The use of bone morphogenic proteins (BMPs) shows promise as therapeutics for improving bone regeneration;however, high supraphysiological concentrations required for desired osteoinductive effect, costs, and patient variability have prevented the full advantages of BMP-based therapeutics from being realized. Thus, there is a clinical need to develop growth factor delivery strategies that will optimize release kinetics and overcome the need for non-physiologic high concentrations to promote bone repair. The proposed approach utilizes a matrix metalloprotease (MMP)-sensitive hyaluronic acid (HA)-based hydrogel scaffold as a cell-mediated delivery vehicle, where the remodeling of the gel releases the molecules. Scaffold degradation kinetics can be controlled through varying the MMP sensitivity of the proteolytic peptide and through cross-link density. Canonical Wnt signaling is known to promote osteoblastogenesis, osteoblast function, and bone regeneration and can be promoted using the R-spondin (Rspo) family of secreted molecules. Enhancing canonical Wnt signaling through the synergistic delivery of BMP2 and Rspo2 using an engineered synthetic HA-based hydrogel should allow for improved bone tissue repair. With these features in mind, the objective of this work is two-fold: (1) evaluate the influence of hydrogel remodeling and BMP2 growth factor release kinetics on in vivo tissue repair and (2) determine if the synergistic delivery of Rspo2 and BMP2 improves BMP2 induced osteogenesis. Growth factor release kinetics and bioactivity will be evaluated using in vitro characterization techniques. A cranial defect rat model will be used to determine the influence of both growth factor release profiles and the combined delivery of Rspo2 and BMP2 on bone tissue formation. Thus, the specific aims of the work are: (1) Determine the effect of BMP2 release kinetics on osteogenesis (a) in vitro and (b) in vivo using MMP-sensitive hydrogels of varying sensitivity and (2) Synergistic delivery of Rspo2 and BMP2 for improved bone tissue repair. Upon completion of this work, a more thorough understanding of BMP-based therapies will be obtained, as well as work towards a clinically translatable approach to improve the treatment of patients with bone loss.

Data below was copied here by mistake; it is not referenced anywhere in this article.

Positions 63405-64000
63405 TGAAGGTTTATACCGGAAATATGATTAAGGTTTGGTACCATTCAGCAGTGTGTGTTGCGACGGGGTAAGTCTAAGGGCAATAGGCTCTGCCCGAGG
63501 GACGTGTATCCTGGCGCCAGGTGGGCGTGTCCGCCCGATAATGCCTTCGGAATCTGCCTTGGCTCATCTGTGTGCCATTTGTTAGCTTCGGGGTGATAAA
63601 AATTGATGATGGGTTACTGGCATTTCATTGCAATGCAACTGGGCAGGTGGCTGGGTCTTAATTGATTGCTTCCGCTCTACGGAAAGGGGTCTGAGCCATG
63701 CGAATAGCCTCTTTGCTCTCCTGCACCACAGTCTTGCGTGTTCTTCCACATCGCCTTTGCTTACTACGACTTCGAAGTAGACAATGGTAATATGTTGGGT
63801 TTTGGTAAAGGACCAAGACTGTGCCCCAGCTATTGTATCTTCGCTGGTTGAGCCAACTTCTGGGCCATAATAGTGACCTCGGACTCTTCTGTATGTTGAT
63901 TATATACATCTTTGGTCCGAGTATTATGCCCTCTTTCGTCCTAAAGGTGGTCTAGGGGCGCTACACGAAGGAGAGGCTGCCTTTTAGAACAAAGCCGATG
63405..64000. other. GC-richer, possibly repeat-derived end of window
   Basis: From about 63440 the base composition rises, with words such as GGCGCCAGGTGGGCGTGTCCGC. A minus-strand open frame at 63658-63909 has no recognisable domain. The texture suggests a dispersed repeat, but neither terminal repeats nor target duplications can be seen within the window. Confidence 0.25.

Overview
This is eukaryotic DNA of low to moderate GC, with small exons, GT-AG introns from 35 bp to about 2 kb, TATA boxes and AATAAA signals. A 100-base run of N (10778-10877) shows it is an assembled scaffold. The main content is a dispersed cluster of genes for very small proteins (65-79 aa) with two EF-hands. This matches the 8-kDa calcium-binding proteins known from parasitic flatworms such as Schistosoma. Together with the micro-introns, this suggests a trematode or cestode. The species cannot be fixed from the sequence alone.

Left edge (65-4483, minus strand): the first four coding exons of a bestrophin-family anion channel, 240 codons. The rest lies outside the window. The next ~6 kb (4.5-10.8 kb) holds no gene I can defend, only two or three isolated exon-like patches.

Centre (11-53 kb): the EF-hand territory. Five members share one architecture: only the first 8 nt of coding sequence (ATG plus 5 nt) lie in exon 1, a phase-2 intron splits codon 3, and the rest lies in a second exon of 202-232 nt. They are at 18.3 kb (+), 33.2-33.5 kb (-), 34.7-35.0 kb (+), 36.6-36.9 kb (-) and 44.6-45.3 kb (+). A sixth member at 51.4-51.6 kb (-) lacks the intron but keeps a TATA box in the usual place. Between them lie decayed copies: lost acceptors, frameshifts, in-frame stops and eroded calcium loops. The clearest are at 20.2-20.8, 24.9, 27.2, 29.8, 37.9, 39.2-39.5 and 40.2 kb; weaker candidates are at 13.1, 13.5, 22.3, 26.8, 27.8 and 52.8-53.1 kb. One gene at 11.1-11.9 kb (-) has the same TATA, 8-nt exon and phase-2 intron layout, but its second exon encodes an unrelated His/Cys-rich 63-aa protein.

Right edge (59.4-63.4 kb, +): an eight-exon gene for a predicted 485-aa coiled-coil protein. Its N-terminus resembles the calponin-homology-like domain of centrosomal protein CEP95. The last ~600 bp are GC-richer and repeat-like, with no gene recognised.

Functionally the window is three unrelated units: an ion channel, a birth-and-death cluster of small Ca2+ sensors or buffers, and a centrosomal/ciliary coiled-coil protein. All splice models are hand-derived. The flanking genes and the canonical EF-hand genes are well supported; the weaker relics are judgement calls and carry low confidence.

The use of bone morphogenic proteins (BMPs) shows promise towards therapies for improving bone regeneration in patients with trauma or disease;however, these approaches are limited by the high concentrations necessary for desired effects, costs, and patient variability. We propose two synergistic approaches to improve BMP-based therapies, including controlling the rate of molecule delivery through engineered hydrogels and combining BMPs with another molecule that may improve efficacy. If successful, this may lead to new treatments for patients that will decrease recovery times and costs.
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